Gardening Diary JANUARY: week 3


Thinking ahead to the busy season only a few months away, look around for jobs to do now, and so ease the pressure on your time then. One of the most obvious and important is to prepare some seed compost. It is rather unfortunate that the same word, compost, is used for two very different products, namely, the organic manure formed by the decomposition of vegetable matter, and also, to describe a mixture of soil and other ingredients prepared for seeds and pot plants. The latter, which is what we are dealing with now, can be obtained made up to different formulae, but the most well known and universally available is known as ‘John Innes’ compost. It gets its name from the horticultural institute where soil scientists developed the foimula.

There are, in fact, several formulae, the one for seed compost being different from the ones for potting compost. These John Innes composts can be bought from most garden shops, but they tend to be expensive, and if you need a large quantity, making your own compost is a good idea. It is not difficult, but takes up time, and time is of the essence when dealing with living plants. Their growth goes on continuously, and if you neglect caring for them at a crucial stage in their development, say, pricking out or potting on, you can never do it later, and the harmful effect on the plant will last throughout its life. Many a plant has died as a result of neglect at a crucial moment, so get chores such as mixing seed compost over now. Store the mixtures in a cool, dry place and make sure the compost is covered. It will keep in good condition for about two months after mixing. If it is kept longer without being used, it deteriorates for a number of reasons, one being that it becomes too acid in reaction, and another that it loses its ‘biological fertility’. Remember to sterilize the loam before mixing the compost; otherwise, although you may be following the correct formula, it will not be, strictly speaking, ‘John Innes compost’.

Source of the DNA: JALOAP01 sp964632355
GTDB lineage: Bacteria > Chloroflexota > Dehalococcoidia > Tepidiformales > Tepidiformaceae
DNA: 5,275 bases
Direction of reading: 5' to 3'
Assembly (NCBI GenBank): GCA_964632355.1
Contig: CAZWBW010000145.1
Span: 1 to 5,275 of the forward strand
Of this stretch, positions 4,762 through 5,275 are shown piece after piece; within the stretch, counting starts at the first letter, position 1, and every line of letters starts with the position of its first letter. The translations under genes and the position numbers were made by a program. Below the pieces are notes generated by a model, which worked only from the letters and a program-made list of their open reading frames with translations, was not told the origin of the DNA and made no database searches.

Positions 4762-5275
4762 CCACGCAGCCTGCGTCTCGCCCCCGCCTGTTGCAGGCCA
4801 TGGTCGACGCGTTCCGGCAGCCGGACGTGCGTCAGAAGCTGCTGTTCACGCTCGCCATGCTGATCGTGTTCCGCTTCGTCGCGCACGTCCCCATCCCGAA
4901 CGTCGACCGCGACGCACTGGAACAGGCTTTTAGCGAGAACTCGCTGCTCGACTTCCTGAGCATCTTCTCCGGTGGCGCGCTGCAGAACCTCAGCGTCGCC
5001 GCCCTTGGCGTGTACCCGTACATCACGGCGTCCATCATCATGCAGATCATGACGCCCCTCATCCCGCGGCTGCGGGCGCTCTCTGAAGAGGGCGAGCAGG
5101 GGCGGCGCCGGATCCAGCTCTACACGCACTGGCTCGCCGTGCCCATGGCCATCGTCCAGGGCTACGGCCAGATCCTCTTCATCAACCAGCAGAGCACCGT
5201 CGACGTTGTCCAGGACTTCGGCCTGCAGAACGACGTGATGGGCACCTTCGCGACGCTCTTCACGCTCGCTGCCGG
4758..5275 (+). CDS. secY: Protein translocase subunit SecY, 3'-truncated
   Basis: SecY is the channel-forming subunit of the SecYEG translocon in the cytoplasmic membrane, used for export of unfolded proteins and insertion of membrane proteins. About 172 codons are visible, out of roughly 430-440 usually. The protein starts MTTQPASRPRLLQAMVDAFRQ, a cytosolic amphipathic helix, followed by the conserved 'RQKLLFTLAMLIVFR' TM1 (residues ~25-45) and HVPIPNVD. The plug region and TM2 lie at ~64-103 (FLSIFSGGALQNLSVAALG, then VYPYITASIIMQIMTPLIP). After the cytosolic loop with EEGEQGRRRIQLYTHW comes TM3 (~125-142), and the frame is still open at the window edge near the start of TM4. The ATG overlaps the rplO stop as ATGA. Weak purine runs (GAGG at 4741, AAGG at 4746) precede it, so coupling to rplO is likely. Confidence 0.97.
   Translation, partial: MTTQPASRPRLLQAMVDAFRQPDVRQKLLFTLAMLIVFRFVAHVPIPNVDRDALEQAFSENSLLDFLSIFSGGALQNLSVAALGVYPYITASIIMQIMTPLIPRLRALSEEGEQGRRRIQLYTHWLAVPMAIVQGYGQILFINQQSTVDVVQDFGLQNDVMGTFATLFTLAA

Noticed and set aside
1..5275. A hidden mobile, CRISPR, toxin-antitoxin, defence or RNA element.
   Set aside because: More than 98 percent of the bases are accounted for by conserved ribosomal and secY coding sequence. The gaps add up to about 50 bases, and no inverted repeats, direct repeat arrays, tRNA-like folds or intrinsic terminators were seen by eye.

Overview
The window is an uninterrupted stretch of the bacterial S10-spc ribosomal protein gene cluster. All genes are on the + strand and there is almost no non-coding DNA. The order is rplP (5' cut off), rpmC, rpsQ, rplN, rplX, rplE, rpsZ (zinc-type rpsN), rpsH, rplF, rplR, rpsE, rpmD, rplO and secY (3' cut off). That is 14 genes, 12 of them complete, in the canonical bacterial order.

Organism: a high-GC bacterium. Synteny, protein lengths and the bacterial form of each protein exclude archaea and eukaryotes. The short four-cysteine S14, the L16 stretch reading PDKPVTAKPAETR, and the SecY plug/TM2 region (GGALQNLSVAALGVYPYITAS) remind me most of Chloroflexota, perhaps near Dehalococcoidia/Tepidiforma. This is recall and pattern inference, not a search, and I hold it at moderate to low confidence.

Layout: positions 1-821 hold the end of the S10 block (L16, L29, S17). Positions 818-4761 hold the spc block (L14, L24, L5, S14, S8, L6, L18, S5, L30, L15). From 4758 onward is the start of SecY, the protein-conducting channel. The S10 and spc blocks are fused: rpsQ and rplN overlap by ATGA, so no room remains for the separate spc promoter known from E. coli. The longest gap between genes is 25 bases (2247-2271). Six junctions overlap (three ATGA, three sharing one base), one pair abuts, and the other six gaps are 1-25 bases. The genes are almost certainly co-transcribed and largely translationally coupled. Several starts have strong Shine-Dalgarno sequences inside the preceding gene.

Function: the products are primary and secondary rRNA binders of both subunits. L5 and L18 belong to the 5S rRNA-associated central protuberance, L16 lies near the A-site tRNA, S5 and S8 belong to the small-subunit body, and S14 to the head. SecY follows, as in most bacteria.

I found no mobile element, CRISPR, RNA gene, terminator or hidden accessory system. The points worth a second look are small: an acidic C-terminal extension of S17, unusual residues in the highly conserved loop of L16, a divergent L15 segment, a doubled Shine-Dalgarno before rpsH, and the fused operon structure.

All this mixing is good weekend exercise, especially when the weather makes outdoor work unpleasant. While you are at it, you may as well complete your preparations for the coming season by examining all the seed boxes, pots, and other containers, and giving them a good scrub, using a sterilizing solution.

Provided the soil is in reasonable condition and is free from weeds, you can start to prepare sections for earliest outdoor crops by putting cloches or polythene tunnels over the ground to warm it up. If the weather is wet, this will also help to dry it out to some extent; in about a fortnight it should be possible to cultivate the soil to produce a suitable seed-sowing tilth. With good weather and a sheltered garden, broad beans, round-seeded peas, radishes and summer spinach can all be successfully sown now, and will get your cropping season off to a good start. Be prepared to protect the cloches on frosty nights, once the seeds are sown.

Frames with brick or wooden sides will provide even more shelter, and you could sow directly into these, particularly if you have been able to make up a hot-bed, or can supply electric soil-warming cables. In this case, onions, carrots and beetroot are also possible, but sacking, or other protection, must be provided on cold nights. If you have sown lettuce in the autumn under cloches, these can be very carefully transplanted into a cold-frame. Raising autumn-sown lettuces successfully requires a fair amount of skill to avoid trouble with botrytis, slugs and various root rots, though an undersoil-heated frame will make growing easier.

Apart from digging when the weather is favourable—and any frost, snow or heavy rain will effectively stop that—and cloching the ground and sowing the earliest crops, there is little to be done outdoors now. You can, however, set out your seed potatoes on trays to sprout, in a frost-free shed. Papier-mache egg boxes are ideal for the purpose, but remember to place the ‘eyes’ of the potatoes uppermost. If you are using a flat tray, place the potatoes on a layer of dry peat; put the trays in good light, but never in direct sunlight.